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Cubs Historical Sleuthing: 1945 Edition

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There are some interesting side notes in this photo, too.

Here is another photo that came to my attention via Twitter:

The reason this photo was tweeted, obviously, was the sign saying “Ricketts” — a sign I had never seen before in a photograph. You don’t often see photos taken from this angle from that era.

The “Ricketts” on that sign has nothing to do with the current owners of the Cubs. It was the name of a restaurant on Clark Street, about a mile from Wrigley Field, that advertised extensively both on that sign and in Cubs programs of the day. There was another Ricketts Restaurant sign on a building on Waveland back then, which I wrote about here and here in November 2009.

Now, to identifying the game in the photo. We already know the photo was taken in 1945 from the tweet. The only player clearly identifiable in the photo is Mickey Livingston, who wore No. 11 for the Cubs in 1945 and caught in 68 games that year. A larger examination of the photo shows the baserunner is wearing a Cardinals uniform.

Livingston caught five games against the Cardinals at Wrigley in 1945. Two of them were in April — scratch those, you’ve got full ivy on the wall.

Next were the two relevant June games. The boxscores don’t have weather conditions, so I checked the Tribune archives for the weather those days — sunny both times. The photo above was clearly taken on a cloudy afternoon, so it can’t be the June games, nor this one from August 24Tribune archive said it was sunny that day, too.

That leaves Tuesday, September 25. The Tribune says it was cloudy that day, so that checks out. But when in the game would this have been?

I asked Mike Bojanowski to take a look at the photo. Here’s what he sent me:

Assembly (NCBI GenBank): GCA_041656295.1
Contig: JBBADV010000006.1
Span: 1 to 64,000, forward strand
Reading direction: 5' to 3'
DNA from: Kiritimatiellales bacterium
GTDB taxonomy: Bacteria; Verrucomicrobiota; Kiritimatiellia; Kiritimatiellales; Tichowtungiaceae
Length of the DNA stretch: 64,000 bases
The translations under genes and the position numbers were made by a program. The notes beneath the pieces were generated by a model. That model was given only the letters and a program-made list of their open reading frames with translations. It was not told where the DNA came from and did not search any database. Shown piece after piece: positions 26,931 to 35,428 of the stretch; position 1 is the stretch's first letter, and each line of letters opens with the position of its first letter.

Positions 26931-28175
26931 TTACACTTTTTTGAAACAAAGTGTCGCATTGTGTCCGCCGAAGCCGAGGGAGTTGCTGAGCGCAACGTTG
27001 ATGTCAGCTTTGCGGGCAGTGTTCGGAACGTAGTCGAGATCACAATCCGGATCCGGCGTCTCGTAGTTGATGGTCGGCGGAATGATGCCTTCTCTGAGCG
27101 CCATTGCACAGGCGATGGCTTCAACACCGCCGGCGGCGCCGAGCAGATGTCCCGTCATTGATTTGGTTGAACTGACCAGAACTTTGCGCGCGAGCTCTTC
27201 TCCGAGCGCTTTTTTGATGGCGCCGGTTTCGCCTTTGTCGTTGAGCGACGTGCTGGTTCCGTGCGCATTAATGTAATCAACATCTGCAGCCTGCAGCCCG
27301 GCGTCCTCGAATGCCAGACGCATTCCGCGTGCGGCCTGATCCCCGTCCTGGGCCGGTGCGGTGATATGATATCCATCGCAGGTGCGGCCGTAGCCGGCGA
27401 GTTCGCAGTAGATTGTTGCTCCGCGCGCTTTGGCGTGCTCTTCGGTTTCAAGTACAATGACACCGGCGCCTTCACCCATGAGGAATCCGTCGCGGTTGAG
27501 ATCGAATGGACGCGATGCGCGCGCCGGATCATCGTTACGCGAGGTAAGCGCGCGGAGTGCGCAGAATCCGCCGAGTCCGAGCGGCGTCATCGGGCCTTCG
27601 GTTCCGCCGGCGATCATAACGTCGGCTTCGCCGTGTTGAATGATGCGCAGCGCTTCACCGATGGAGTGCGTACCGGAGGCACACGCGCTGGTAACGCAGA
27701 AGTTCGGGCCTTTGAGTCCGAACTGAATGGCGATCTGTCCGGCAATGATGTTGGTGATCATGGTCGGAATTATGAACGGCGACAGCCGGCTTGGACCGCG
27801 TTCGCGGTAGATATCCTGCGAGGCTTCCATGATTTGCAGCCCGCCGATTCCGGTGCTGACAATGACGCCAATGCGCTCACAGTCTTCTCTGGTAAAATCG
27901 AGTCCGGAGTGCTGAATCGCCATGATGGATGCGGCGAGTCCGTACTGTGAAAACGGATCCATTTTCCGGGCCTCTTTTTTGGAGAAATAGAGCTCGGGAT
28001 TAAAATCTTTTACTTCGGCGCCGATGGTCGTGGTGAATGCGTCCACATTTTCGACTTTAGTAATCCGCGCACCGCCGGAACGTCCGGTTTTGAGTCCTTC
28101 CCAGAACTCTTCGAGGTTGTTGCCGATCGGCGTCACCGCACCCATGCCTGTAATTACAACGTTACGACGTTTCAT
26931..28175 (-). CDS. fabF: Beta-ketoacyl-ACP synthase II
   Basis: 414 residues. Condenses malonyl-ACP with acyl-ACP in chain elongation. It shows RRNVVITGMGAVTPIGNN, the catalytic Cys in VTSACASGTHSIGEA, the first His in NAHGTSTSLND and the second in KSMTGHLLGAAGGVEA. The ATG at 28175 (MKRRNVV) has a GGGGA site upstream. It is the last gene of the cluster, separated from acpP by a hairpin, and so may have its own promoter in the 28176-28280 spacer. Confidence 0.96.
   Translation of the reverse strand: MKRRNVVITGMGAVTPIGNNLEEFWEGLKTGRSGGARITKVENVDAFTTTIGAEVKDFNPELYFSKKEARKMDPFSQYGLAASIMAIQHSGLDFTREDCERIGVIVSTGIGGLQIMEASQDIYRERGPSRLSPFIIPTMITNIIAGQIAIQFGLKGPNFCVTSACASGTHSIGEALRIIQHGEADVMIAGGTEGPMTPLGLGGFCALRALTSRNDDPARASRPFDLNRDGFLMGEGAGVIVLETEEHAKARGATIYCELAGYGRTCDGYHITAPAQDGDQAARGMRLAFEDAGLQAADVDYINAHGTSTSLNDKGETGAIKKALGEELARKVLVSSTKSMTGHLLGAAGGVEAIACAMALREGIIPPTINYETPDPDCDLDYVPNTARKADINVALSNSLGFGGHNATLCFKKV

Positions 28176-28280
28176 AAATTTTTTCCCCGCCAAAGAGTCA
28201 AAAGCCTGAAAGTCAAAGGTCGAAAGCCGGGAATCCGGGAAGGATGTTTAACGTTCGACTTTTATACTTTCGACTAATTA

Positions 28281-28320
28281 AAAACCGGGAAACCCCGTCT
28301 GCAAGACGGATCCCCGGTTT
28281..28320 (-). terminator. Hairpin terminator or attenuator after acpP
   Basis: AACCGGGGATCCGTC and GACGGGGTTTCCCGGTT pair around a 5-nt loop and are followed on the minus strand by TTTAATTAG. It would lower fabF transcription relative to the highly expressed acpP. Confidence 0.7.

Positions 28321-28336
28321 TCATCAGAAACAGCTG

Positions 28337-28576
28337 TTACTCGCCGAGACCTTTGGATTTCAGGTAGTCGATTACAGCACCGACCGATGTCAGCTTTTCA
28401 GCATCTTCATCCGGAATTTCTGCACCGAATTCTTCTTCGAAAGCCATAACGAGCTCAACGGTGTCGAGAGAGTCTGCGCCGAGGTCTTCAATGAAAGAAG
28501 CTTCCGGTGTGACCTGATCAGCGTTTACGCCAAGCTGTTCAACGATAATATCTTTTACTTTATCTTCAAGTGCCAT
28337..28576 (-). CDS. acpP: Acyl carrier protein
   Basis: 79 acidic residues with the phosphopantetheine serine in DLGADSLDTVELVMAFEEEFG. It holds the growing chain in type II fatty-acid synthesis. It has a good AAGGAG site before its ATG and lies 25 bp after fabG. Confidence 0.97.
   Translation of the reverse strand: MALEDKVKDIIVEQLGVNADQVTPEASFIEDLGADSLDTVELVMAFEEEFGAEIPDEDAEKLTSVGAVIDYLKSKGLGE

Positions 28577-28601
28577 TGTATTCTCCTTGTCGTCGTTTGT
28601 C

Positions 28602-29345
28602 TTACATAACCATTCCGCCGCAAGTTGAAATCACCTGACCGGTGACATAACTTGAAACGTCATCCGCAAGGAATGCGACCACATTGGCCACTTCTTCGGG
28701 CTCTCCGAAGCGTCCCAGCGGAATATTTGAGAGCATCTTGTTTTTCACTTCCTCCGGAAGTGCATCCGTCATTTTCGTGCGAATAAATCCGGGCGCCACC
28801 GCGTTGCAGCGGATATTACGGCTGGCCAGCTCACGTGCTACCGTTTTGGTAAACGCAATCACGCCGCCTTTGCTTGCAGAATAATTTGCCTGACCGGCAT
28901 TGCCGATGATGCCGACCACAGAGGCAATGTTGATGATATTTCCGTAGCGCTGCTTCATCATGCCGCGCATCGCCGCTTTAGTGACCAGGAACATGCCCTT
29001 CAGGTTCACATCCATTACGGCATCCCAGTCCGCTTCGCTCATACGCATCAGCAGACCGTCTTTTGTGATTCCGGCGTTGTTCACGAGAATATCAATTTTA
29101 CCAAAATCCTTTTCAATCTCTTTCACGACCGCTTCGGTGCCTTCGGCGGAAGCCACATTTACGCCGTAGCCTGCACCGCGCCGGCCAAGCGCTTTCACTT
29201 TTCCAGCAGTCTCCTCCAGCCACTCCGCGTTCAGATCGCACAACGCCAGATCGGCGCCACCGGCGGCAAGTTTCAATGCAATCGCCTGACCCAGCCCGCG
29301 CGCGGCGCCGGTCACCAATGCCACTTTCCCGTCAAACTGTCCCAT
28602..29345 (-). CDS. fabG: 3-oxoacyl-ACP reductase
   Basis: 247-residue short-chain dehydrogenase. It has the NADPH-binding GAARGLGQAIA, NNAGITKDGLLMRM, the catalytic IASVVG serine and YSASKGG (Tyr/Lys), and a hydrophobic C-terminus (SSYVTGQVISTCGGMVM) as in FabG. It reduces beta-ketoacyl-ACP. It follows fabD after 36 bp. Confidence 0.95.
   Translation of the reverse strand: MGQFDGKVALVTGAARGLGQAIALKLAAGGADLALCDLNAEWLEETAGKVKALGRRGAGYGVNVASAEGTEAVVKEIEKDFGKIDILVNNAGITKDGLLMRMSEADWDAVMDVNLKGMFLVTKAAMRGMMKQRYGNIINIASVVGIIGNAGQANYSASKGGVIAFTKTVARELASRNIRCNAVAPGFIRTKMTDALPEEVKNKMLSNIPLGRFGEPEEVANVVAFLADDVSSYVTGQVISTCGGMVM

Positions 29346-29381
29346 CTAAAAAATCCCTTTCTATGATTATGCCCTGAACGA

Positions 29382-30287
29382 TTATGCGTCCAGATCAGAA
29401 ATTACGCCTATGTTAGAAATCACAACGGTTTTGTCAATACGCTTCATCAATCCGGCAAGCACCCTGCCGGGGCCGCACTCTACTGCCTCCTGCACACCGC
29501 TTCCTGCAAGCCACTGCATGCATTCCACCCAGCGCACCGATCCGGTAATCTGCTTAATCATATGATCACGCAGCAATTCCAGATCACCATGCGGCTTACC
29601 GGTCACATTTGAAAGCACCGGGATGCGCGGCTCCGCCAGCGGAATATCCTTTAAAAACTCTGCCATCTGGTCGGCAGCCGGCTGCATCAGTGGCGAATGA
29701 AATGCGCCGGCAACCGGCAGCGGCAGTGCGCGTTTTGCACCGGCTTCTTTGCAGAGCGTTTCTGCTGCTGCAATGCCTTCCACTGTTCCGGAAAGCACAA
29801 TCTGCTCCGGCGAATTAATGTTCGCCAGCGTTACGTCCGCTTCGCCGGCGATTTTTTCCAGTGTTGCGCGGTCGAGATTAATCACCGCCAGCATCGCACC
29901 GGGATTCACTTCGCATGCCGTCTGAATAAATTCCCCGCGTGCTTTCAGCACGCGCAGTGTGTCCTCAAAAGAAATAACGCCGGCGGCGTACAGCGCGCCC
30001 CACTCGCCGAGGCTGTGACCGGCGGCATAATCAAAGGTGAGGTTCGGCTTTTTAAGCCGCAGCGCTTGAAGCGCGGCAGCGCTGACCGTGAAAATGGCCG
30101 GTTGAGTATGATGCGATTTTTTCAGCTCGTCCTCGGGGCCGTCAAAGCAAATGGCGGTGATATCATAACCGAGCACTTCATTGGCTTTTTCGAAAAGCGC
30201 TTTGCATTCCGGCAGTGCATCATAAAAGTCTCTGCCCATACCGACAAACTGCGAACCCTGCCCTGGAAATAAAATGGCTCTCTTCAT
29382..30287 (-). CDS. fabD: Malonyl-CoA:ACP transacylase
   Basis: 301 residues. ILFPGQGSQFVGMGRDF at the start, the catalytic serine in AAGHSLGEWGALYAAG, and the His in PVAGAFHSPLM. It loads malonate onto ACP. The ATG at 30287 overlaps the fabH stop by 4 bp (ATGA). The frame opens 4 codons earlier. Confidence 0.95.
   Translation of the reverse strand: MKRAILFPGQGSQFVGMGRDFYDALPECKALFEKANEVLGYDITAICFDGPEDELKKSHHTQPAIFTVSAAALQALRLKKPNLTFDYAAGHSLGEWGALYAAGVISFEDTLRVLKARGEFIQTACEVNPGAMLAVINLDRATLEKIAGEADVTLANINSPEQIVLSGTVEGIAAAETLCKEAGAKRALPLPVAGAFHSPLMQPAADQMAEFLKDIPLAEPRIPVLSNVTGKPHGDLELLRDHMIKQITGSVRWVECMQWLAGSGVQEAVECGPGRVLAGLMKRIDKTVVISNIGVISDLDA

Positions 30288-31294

It has to be a play where the batter reaches first base without a throw, while the first baseman holds the bag, and the catcher's/umpire's (both holding the plate area) attention is drawn toward third base. It would seem to eliminate balls hit to right field. Also, Livingston was replaced starting the eighth, so only the first through the seventh innings.

I find these possible plays:

1st inning: Adams reaches on error by Hack at third. This explains Cavarretta's position, there was a runner on base, so Livingston is unlikely to be headed toward first as backup.

1st inning: Sanders singled to center field, runner Kurowski thrown out at third. I don't think Cavarretta is likely to be right on the bag here.

3rd inning: Verban reaches on a bunt single to third base. The play-by-play does not indicate a throw, but in any case, Livingston would not be standing around the plate (no one on base at the time, he'd be backing up first).

5th inning: Sanders single, runner scores, again, I don't see Cavarretta being right on the bag, though the catcher/ump makes sense.

We discussed this and came to the conclusion that it’s probably the first play of those four. One final piece of evidence for the 9/25 game: The face of the plate umpire is (mostly) visible. The plate umpire that day was Babe Pinelli. Here is a photo of Pinelli. There’s enough of a resemblance that I’d say it’s him.

Since Cubs weekday games began at 1:30 in 1945, this photo was likely taken Tuesday, September 25, 1945, just a few minutes after 1:30. The Cubs won the game 6-5 and led the Cardinals by 2½ games. Their magic number to clinch the N.L. pennant was four.

LIFE magazine ran a photo essay on the Cubs in its October 8, 1945 issue. The photos there are from the next day’s game, but as noted, Livingston did not play in that game, so the photo here has to be from September 25. It’s likely that LIFE had a photographer at both those games, as the Cubs were at the time on the verge of their first pennant in seven (!) years and those were their final two home games of the regular season.